A pensioner has packed her belongings and fears being kicked out onto the streets after being served with an eviction notice from her home by her landlord.

Valerie McGurk, 75, has lived alone in a private rented property in Merton Road, Wallasey for the past three years but in the summer past she was informed by her landlord that her house was being sold and was served with what is known as a Section 21 eviction notice, reports the Liverpool Echo.

Valerie, whose husband passed away three years ago, said she turned to Wirral Council for help finding somewhere new to live, but has found the whole process frustrating. The eviction notice period passed over a week ago and now she fears a knock at the door that could see her end up on the street.

The 75-year-old has packed most of her belongings into cardboard boxes and says the stress of the ordeal is making her very unwell.

She said: "I got served a Section 21 notice in the post, they gave me two months. The notice was up on November 7, hence why I am all packed up. I've done nothing wrong. I understand the landlord is selling because the mortgage rates have gone up.

"But I don't want to be in this situation again, so I wanted to try with the council. I didn't want to be evicted again in a few months."

"The council took all my details and said there was a backlog and they would call me in two weeks. I've heard very little. Nobody is helping me. I have heard nothing. They are supposed to keep in touch with me."

Valerie McGurk is facing eviction from her home.
Valerie has reached out to her local council for help.

Valerie claims she has been offered a couple of unsuitable properties that are either too far away from her Wallasey home or are tiny flats.

She added: "I can't just move to a different area, my life is here.

"It's just getting me down now, I really have had enough. I want to settle, I don't want to keep giving my home away. I can't get all my life, all my memories into a tiny one bedroom flat."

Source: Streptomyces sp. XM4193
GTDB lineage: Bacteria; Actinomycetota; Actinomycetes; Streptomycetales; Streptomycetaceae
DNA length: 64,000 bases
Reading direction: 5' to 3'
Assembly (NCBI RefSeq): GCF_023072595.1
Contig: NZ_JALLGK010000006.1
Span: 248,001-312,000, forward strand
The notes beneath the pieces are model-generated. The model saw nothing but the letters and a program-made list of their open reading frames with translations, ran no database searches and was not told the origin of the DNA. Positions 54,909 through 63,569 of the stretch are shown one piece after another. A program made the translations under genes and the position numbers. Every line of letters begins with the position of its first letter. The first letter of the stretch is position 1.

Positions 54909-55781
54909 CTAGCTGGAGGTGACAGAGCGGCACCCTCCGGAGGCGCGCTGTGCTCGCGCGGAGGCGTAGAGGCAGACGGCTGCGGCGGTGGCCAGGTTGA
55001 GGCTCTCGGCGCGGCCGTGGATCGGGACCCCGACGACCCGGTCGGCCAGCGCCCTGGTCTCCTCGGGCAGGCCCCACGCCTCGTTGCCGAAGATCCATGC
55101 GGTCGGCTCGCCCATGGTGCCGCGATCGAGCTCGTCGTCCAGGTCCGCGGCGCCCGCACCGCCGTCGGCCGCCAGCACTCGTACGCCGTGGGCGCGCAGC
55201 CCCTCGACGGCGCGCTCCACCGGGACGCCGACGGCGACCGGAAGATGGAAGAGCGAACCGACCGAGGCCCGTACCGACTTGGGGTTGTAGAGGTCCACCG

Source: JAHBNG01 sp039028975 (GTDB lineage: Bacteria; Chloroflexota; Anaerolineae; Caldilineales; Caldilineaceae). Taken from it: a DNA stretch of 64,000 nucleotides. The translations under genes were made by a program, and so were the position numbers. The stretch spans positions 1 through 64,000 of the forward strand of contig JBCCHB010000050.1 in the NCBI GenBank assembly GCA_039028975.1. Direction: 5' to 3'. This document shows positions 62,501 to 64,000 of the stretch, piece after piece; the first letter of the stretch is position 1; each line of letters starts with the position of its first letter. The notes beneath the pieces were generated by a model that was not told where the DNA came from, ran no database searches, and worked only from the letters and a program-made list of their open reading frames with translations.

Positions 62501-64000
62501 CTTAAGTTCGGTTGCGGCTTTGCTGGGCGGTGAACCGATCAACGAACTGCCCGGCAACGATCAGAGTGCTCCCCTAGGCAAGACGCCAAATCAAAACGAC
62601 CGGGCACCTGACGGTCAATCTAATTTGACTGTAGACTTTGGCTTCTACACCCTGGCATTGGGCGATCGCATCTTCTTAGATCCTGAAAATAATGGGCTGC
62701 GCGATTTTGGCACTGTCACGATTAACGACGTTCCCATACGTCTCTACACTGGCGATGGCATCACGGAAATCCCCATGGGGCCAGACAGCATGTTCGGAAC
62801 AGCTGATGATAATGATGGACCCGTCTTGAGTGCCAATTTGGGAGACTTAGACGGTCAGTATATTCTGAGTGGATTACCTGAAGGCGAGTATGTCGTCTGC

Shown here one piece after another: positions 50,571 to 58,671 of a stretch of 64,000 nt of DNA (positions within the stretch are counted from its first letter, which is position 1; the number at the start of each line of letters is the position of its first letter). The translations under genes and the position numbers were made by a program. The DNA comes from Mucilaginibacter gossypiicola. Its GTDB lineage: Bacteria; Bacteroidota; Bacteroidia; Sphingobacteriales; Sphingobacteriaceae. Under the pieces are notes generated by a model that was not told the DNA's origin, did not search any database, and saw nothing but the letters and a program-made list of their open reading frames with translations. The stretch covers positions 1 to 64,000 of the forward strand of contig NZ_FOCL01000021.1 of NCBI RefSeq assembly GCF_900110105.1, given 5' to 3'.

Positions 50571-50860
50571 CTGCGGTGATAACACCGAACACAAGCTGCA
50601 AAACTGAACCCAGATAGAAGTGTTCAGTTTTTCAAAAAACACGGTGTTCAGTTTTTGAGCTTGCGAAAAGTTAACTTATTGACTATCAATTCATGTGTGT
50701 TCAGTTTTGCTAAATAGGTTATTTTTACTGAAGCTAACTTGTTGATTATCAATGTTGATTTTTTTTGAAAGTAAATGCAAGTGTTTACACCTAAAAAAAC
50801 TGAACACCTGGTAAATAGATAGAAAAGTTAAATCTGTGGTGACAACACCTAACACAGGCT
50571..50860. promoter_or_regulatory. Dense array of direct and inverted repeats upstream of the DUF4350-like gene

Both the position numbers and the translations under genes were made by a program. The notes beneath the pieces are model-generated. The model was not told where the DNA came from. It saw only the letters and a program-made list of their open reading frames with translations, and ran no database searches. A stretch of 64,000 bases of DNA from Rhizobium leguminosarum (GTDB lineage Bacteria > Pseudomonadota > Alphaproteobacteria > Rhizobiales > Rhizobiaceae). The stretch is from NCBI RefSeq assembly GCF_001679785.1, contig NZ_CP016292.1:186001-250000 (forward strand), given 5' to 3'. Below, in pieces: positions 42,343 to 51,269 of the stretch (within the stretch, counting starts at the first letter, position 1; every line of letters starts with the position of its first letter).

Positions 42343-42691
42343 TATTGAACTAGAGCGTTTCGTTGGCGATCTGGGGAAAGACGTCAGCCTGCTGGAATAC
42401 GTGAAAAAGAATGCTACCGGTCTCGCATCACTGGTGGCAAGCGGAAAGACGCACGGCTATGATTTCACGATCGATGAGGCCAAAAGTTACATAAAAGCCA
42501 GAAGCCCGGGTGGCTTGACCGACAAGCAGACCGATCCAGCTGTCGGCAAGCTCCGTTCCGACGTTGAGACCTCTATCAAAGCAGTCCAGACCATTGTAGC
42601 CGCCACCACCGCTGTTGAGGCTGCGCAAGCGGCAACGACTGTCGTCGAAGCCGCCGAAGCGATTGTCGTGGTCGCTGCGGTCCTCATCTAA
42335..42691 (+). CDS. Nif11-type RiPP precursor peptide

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Wirral Council, like many local authorities, has a limited number of properties available at the moment, with more and more people served eviction notices. The council insists it is working with Valerie and will ensure temporary accommodation is made available to her should she is forced out of her current property.

Valerie said: "People might think I look alright on the outside but I'm not on the inside, I'm cracking up. You've got to try and keep going.

"I think this needs to be heard. Something needs to be done to help people in my age group. Lots of people I know have had the same thing. In some cases, they were given a weekend to get out of their house."

"We're senior citizens and we deserve a bit of dignity. I've always paid my rates, I've never been in trouble, now when I need help it isn't there for me."

She added: "It's making me feel quite poorly. I'm in chronic pain. It is the anniversary of my husband's death, so it's a difficult time. There are quite a few senior citizens I know in this situation. It shouldn't be like this. We're just left to get on with it."

"You try not to think about it but you go to bed wondering what tomorrow will bring. It's brought me to my knees."

"I have given some of my stuff away. Everything else is packed into boxes. It is bare. It's not a nice way to live. I'm hoping for a miracle that I can get sorted before Christmas, but I don't know what is going to happen.

"I dread becoming homeless. I would hate them to knock on my door and say get out. I worry I would be evicted onto the street. It's a horrible thing to think about."

A Wirral Council spokesperson said: “We know that this is a very upsetting time for Valerie, but her case is very much open and ongoing.

"She has received advice and support from housing officers, alongside having her accommodation needs assessed. She has high priority for rehousing through Property Pool Plus, but as is the case across the country, there is a limited number of available properties, particularly in the areas where she has expressed a preference to live.

"Broadening the range of areas where she is prepared to move to would greatly increase the options available to her. Housing officers will continue to support her to secure alternative accommodation, including providing temporary accommodation should her landlord serve a possession order for the property in the meantime.”

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